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Scientists Complete Working Draft of the Human GenomeAired June 26, 2000 - 12:35 p.m. ET
THIS IS A RUSH TRANSCRIPT. THIS COPY MAY NOT BE IN ITS FINAL FORM AND MAY BE UPDATED.
GRETA VAN SUSTEREN, CNN LEGAL ANALYST: Let me interrupt for a second. We're going to go to a genome event here in Washington. Let's listen.
(INTERRUPTED FOR BREAKING NEWS)
(JOINED IN PROGRESS)
CRAIG VENTER, CELERA GENOMICS: And as I said earlier, I'm delighted that Francis Collins made such a tremendous effort to help build good cooperation in this community. And I thank in particular Ari Patrinos, who was sort of the master of ceremonies for getting us together, leading to this cooperation.
So today, Celera is announcing that it has sequenced 99 percent of the human genome. We have 3.12 billion letters of genetic code that have been assembled using our unique algorithms developed by the scientific team here.
I'll be making various introductions later on, but this is a historic moment, I think, for private industry, that the risk of capital at a time when the strategy we had was deemed to be too risky for other types of funding.
I want to introduce to you, particularly acknowledge Tony White, who's the chairman and CEO of PE Corporation. Tony, if you'd stand up. If Tony White had not been willing along with Mike Hunkapiller of PE Biosystems to take a risk of investment to form Celera I certainly would not be standing here today. And the tremendous equipment that Mike Hunkapiller's team produced are clearly responsible for both teams being at the point they are today. And so this is clearly a triumph for both public funding and private funding that had both had not happened the human genome would still be a very long way off.
We described in our press release -- and I'll be talking about it more in a few minutes -- about some new cloning methods that our team developed to get to this point even faster, and they're exciting developments in science. We'd like to say that we have members of the pharmaceutical and biotech industry here that are using...
... since September when we started this process, and have made some pretty exciting discoveries that I think will be driving science and medicine as we go forward.
But this is a historic occasion in terms of this interim phase that we're all at. Until the genomes are annotated and completely analyzed, which I've said earlier would take close, most of this century, that having the genetic code is actually not a very important moment other than it's the beginning of what we can do with it. And I think as the genetic code gets really put together and is distributed broadly through both the Internet and through our subscriber systems and through GenBank that over the years all of us will begin to really have the benefit of this work come together.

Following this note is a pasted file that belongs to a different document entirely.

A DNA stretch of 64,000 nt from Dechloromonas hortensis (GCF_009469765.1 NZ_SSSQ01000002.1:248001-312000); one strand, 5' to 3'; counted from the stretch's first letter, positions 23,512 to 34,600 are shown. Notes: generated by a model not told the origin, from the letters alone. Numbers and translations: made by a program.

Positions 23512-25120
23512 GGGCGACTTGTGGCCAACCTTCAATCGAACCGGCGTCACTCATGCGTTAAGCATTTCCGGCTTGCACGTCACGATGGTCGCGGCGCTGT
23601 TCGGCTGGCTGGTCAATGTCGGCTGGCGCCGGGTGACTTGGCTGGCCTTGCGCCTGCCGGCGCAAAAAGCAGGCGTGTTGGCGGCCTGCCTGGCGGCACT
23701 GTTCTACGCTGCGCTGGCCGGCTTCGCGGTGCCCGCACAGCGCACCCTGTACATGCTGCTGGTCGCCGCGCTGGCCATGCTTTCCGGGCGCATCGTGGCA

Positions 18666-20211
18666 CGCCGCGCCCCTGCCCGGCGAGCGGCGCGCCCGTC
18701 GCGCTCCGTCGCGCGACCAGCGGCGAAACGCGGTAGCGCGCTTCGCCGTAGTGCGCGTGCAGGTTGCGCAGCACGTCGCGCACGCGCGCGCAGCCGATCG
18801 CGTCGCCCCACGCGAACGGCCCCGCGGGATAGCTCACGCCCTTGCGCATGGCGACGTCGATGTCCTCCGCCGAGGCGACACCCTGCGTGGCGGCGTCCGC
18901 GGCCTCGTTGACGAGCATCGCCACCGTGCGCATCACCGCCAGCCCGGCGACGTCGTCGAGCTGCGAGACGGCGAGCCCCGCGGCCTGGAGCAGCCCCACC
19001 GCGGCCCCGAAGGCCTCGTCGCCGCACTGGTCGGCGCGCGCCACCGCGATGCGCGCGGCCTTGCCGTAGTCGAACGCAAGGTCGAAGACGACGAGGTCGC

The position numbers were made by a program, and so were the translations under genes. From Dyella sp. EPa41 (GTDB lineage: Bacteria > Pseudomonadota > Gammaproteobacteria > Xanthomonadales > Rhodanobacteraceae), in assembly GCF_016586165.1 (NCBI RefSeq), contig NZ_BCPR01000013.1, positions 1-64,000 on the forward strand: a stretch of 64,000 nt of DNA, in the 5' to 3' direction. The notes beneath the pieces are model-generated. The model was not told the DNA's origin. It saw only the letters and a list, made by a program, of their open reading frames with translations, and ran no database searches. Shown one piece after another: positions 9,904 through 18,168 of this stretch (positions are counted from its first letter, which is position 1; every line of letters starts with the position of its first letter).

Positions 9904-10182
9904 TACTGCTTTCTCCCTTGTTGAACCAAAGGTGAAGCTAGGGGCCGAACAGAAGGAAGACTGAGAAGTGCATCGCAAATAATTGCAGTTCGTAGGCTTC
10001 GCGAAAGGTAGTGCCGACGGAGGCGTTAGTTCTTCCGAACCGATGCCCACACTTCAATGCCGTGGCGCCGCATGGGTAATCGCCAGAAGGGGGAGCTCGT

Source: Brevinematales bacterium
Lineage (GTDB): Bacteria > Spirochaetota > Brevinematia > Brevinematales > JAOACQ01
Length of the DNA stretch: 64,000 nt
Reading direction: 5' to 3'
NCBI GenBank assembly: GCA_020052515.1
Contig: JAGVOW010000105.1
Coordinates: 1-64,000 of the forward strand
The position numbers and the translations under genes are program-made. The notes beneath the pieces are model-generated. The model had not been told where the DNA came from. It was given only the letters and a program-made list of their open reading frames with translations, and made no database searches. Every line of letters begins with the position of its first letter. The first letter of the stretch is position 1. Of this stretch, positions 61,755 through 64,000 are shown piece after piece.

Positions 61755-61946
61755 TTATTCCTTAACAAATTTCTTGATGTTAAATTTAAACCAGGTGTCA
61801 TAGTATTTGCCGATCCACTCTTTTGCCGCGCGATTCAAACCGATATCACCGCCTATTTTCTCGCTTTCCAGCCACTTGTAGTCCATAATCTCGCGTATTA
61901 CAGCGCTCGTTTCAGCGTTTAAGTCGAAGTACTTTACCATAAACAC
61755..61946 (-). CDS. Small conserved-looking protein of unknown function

So I will join you again in about 15 minutes -- Francis.
FRANCIS COLLINS, NATIONAL INSTITUTES OF HEALTH: Well, I'd like to add my welcome also to all of you who are here at this historic press conference and particularly to express my gratitude to Ari Patrinos for the important role he's played in helping to organize this coordinated announcement today and also serving as our emcee.
I don't think we should go any further today without reintroducing at least one person who's in the room whose contribution to the very idea of the genome project made it happen back there some years ago and who continues to play an enormously important role in urging this effort forward with all due speed.
So can I ask Jim Watson to maybe stand up and be recognized?
So we are here, Craig and I, for three reasons: first, to celebrate an important milestone achieved by two groups using different but complementary strategies; second, to demonstrate in a very concrete way the spirit of cooperation, coordination and collegiality that we both believe should characterize an effort of this monumental importance; and thirdly, to underline the importance of the work that still lies ahead.
Since neither version of the genome sequence that we present today can be considered finished, there's a lot of work yet to be done, and obviously we're all anxious to get on to that.
I would say we are not here this afternoon to talk about the race to decode the human genome, though much has been written about that, as you all know. The only race that we're interested in today, I think, in discussing is the human race, and we want them to be the winners.
I will, in a couple of minutes, introduce the folks from the public sequencing consortium who are here, and when we get to the Q&As they'll come up to the table.
But right now, I would just like to say one more time thank you to Craig Venter for his willingness to consider the opportunities that lay ahead of us that we both realized a month ago of being able to coordinate this effort to make this announcement, of working towards the possibility of simultaneous publication of the data, and also looking towards the opportunity to compare these two data sets sometime after the publication to see what we can learn from what are truly interestingly complementary scientific strategies.
So thank you very much, Craig, for your willingness to do that.
VAN SUSTEREN: We've been listening to the participants of the Human Genome Project. Earlier today, it was announced about 99 percent of the human blueprint has now been mapped and that there's much more work to be done, but a very exciting day today in genetics.
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